Gum: It’s funny because what I’m struggling with now is that I feel like all my old music has so much character, and you know why? It’s because I didn’t know what the fuck I was doing. Now I’ve gotten to the part where I kind of know what I’m doing, so when I open Ableton, I have a schematic in my head for how I want to make a song, but when I didn’t have that, I was just doing whatever I wanted to. Now, I’m at a point where – there’s the thing where it’s like, “The man who thinks he knows everything knows nothing.” I think I know something now, but it’s put me into a place where I’ve created a box for myself, whereas previously I didn’t have a box. Now, it’s like, I need to figure out how to take the box off again. I need to figure out how to get out of the genre cage that I put myself in for some reason. It’s fun. It’s been a fun thing to learn and unlearn and teach myself something new. I feel like with my old music, I learned so much and there’s so much I have to learn. I have to learn music theory if I want to get better, so that’s why I’m doing it now. Some days, I wake up and listen to my old stuff, and I’m like, “This is not quite as good as what I’m doing now, but if I took the skills that I have now and remade those songs, it would be so much better.” It’s fun learning from my old music. It’s still teaching me stuff; it’s valuable.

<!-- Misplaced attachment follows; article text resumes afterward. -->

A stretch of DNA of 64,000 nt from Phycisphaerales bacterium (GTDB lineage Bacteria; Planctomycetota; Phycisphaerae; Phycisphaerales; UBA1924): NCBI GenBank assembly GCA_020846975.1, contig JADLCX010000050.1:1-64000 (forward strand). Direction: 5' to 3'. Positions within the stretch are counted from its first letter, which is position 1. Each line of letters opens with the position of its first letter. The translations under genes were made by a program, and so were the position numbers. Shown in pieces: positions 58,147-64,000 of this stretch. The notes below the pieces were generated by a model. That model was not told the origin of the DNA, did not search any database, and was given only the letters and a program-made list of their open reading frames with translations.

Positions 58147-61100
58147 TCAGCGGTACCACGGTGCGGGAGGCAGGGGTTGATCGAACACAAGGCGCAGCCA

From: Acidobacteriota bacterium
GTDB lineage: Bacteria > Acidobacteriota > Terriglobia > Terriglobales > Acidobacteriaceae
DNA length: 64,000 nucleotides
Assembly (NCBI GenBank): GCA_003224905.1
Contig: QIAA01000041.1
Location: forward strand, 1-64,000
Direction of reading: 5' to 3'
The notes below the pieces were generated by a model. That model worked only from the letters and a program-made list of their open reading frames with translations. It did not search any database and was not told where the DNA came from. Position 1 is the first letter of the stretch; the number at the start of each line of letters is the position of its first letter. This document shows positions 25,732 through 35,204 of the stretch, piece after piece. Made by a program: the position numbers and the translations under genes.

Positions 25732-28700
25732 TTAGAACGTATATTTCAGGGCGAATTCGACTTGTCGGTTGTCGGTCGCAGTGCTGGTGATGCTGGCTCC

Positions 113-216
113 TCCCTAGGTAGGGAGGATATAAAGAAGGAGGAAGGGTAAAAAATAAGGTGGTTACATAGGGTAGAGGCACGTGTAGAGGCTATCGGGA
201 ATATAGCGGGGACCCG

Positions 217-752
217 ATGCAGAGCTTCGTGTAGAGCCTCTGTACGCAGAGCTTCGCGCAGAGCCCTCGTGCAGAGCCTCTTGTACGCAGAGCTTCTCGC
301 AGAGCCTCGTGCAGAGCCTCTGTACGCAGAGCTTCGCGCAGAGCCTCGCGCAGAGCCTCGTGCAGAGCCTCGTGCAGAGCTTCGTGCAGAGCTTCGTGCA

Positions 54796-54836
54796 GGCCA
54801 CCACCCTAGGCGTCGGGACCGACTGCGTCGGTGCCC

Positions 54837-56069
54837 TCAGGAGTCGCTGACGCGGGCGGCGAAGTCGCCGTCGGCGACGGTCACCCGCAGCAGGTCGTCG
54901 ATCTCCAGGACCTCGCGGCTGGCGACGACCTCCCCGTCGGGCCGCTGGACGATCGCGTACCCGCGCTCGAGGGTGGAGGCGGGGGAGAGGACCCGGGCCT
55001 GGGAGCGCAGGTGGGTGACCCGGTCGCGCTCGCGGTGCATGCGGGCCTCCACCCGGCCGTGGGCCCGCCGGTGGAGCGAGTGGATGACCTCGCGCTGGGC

Yousef: Have you ever thought about making the complete transition to becoming a musician who solely sells their work on Bandcamp and their own website?